Markets rebound on discovery of a covid-19 vaccine.
Suddenly, a promising covid-19 vaccine appears on the horizon and sparked a furious rally in many depressed sectors. The vaccine could be a game changer for the economy and investors.
A relief rally or turning point?
“Well when events change, I change my mind. What do you do?” John Maynard Keynes
The biggest development over the past week was one that the world has been hoping for: a vaccine for the deadly coronavirus.
“Today is a great day for science and humanity.’ beamed Pfizer Inc’s Chief Executive Albert Bourla. The $210 billion pharmaceutical company startled the world when it released results on its covid research. Pfizer’s vaccine candidate was ‘found to be more than 90% effective in preventing COVID-19 in participants without evidence of prior SARS-CoV-2 infection in the first interim efficacy analysis.”
The key word here is 90%. No other research comes close. Prior announcements on covid vaccines have disappointed. Not this time. The number completely changes the calculus of the economic recovery. Suddenly, people can see the light at the end of the dark covid tunnel.
The vaccine, a product from the collaboration research between Pfizer and BioNTech, is being raced to approval from multiple medical authorities. Hundreds of millions of doses are swiftly ordered by governments. First emergency application of the drug may come as soon as December.
Stunned by this sudden piece of good news, markets rejoiced. Prices surged. Investors view this vaccine to be a ‘game changer’ in the fight against the covid virus. Beaten-down sectors – especially transport, hospitality and entertainment businesses – all rallied hard in hope of a return to normality soon.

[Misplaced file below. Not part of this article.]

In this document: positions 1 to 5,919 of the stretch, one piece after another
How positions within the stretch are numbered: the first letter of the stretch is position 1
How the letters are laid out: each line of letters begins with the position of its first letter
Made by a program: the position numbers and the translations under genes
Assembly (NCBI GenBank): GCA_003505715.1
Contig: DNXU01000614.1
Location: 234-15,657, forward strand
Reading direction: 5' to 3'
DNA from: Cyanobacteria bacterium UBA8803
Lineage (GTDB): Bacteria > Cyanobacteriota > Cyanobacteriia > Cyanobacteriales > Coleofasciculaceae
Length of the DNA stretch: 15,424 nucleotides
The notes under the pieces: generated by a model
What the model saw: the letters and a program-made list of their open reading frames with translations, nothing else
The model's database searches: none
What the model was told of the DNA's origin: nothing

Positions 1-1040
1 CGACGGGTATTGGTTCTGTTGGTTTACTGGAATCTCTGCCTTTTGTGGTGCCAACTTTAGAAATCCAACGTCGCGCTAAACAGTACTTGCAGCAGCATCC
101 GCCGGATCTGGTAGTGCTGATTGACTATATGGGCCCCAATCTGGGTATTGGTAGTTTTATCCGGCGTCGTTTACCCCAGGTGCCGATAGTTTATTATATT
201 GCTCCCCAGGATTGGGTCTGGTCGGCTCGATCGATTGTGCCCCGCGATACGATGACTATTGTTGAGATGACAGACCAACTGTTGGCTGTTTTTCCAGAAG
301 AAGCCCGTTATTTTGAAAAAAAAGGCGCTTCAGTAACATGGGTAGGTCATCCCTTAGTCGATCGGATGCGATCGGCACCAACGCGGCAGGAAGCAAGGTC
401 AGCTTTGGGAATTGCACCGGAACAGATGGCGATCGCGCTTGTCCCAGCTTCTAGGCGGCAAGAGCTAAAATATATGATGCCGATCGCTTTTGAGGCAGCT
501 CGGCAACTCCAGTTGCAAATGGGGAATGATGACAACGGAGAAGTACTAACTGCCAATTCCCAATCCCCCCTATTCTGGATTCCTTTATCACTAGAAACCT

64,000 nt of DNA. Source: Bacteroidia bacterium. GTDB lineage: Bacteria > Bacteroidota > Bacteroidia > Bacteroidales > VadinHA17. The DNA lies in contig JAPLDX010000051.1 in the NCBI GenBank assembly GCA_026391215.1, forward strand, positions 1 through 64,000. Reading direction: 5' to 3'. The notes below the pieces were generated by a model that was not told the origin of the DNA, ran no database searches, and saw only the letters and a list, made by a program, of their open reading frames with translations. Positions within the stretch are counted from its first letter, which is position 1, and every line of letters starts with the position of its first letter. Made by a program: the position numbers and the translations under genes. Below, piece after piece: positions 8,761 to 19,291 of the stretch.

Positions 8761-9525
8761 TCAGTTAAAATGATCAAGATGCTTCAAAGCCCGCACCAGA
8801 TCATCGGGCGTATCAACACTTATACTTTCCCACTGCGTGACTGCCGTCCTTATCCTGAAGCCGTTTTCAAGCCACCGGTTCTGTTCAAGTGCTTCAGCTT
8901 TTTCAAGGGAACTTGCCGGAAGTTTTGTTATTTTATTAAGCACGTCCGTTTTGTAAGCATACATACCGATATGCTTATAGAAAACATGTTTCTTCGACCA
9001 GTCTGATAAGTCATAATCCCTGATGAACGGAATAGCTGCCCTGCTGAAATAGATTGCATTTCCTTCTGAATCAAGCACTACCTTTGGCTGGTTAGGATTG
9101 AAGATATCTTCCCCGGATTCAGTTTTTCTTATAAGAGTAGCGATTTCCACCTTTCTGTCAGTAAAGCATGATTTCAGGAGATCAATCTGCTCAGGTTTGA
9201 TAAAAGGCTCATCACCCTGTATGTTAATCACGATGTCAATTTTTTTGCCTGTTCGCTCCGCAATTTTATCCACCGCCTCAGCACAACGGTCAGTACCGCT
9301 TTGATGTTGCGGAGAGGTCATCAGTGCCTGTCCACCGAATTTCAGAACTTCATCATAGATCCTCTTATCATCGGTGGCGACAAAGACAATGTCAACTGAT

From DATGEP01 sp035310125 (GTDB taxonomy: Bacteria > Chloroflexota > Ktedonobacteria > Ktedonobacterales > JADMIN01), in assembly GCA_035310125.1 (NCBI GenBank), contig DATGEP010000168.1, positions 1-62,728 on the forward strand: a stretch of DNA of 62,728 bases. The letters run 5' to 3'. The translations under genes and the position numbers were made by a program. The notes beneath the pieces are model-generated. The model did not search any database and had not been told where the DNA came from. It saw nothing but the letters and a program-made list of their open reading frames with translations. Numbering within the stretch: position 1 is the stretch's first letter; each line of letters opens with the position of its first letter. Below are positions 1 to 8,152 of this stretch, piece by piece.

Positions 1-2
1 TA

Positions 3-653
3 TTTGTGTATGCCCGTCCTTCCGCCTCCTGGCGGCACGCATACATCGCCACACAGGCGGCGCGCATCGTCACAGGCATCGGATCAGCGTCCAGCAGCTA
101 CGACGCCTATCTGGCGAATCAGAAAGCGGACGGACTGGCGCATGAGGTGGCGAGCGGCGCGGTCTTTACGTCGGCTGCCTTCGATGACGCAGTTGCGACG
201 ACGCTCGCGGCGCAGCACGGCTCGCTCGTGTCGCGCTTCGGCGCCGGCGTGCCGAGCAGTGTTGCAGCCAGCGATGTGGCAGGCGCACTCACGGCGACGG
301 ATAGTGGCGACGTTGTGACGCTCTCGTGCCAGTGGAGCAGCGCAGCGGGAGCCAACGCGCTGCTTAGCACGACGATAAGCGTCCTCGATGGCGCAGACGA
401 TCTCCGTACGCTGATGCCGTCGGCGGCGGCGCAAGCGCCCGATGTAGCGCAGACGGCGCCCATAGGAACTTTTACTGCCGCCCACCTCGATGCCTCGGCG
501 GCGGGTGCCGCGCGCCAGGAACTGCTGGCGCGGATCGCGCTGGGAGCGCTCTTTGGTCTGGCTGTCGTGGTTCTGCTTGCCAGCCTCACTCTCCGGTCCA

British Airways (IAG) jumped 40 per cent; Cineworld (CINE) rallied 100 per cent. Others like Easyjet (EZJ), Carnival Cruise (CCL), Barclays (BARC), Rolls Royce (RR.) and Burberry (BRBY) all gained significantly. These same sectors are rebounding in other regions, including the UK, US, Europe and Asia. In other words, it is a broad rally.
Meanwhile, market darlings like technology stocks (e.g., Amazon (AMZN), Zoom (ZM), Nvidia (NVDA)), gold and government bonds all saw some outflows. An intra-market rotation is seemingly underway, one that entails buying recovery stocks and taking profits from tech, bonds, and gold.
Zoom, for example, the internet-based communication tool and poster child of the global pandemic lockdown, crashed 35% from its recent peak (see below). Amazon is no higher than its July levels. Even gold is fighting to stay above $1,900.
Against these stark reversal in performances, many are wondering; have we passed the covid abyss? Is this a market ‘turning point’?
Dark clouds remained
Unfortunately, the situation on the ground says we are not out of woods yet. First, covid infections are still spreading fast. In the UK, cases are continuing to range above 20,000 per day. Across the Atlantic, US covid cases surpassed 10 million last Sunday and covid hospitalisation hit a record high this week of 61,964. Daily covid infections are staying above 100,00 per day. Some speculated US is about to hit 200,000 covid cases per day this week.
Japan, a country that has been holding the virus at bay, is warning about a ‘third wave’.